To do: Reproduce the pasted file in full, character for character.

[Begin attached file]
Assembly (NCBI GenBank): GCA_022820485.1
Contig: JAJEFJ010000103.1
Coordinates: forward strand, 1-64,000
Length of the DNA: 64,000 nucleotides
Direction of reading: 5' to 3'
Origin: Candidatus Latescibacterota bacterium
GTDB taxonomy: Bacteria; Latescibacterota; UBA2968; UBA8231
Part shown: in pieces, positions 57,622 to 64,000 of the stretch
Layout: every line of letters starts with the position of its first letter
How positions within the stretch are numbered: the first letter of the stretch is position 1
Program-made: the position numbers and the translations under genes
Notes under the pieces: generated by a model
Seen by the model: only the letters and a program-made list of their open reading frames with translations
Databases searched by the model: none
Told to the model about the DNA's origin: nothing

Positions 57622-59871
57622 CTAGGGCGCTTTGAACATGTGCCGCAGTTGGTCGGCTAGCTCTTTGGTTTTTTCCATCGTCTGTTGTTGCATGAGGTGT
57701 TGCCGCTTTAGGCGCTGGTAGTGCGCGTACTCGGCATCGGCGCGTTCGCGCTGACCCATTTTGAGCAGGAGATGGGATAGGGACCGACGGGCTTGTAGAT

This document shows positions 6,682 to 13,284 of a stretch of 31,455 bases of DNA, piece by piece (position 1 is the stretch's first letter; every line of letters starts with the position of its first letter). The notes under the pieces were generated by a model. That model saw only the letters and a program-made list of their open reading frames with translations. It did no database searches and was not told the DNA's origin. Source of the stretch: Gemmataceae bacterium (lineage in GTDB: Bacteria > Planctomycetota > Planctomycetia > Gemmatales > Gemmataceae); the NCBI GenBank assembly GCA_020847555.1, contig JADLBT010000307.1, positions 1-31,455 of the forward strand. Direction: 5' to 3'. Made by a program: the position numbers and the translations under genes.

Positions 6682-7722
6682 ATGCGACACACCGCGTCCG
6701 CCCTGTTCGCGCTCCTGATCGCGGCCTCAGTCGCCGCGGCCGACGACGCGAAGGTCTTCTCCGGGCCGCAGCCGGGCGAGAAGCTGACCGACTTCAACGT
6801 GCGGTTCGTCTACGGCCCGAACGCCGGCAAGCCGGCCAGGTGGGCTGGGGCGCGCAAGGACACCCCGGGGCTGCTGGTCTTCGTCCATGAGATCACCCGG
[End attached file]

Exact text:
Assembly (NCBI GenBank): GCA_022820485.1
Contig: JAJEFJ010000103.1
Coordinates: forward strand, 1-64,000
Length of the DNA: 64,000 nucleotides
Direction of reading: 5' to 3'
Origin: Candidatus Latescibacterota bacterium
GTDB taxonomy: Bacteria; Latescibacterota; UBA2968; UBA8231
Part shown: in pieces, positions 57,622 to 64,000 of the stretch
Layout: every line of letters starts with the position of its first letter
How positions within the stretch are numbered: the first letter of the stretch is position 1
Program-made: the position numbers and the translations under genes
Notes under the pieces: generated by a model
Seen by the model: only the letters and a program-made list of their open reading frames with translations
Databases searched by the model: none
Told to the model about the DNA's origin: nothing

Positions 57622-59871
57622 CTAGGGCGCTTTGAACATGTGCCGCAGTTGGTCGGCTAGCTCTTTGGTTTTTTCCATCGTCTGTTGTTGCATGAGGTGT
57701 TGCCGCTTTAGGCGCTGGTAGTGCGCGTACTCGGCATCGGCGCGTTCGCGCTGACCCATTTTGAGCAGGAGATGGGATAGGGACCGACGGGCTTGTAGAT

This document shows positions 6,682 to 13,284 of a stretch of 31,455 bases of DNA, piece by piece (position 1 is the stretch's first letter; every line of letters starts with the position of its first letter). The notes under the pieces were generated by a model. That model saw only the letters and a program-made list of their open reading frames with translations. It did no database searches and was not told the DNA's origin. Source of the stretch: Gemmataceae bacterium (lineage in GTDB: Bacteria > Planctomycetota > Planctomycetia > Gemmatales > Gemmataceae); the NCBI GenBank assembly GCA_020847555.1, contig JADLBT010000307.1, positions 1-31,455 of the forward strand. Direction: 5' to 3'. Made by a program: the position numbers and the translations under genes.

Positions 6682-7722
6682 ATGCGACACACCGCGTCCG
6701 CCCTGTTCGCGCTCCTGATCGCGGCCTCAGTCGCCGCGGCCGACGACGCGAAGGTCTTCTCCGGGCCGCAGCCGGGCGAGAAGCTGACCGACTTCAACGT
6801 GCGGTTCGTCTACGGCCCGAACGCCGGCAAGCCGGCCAGGTGGGCTGGGGCGCGCAAGGACACCCCGGGGCTGCTGGTCTTCGTCCATGAGATCACCCGG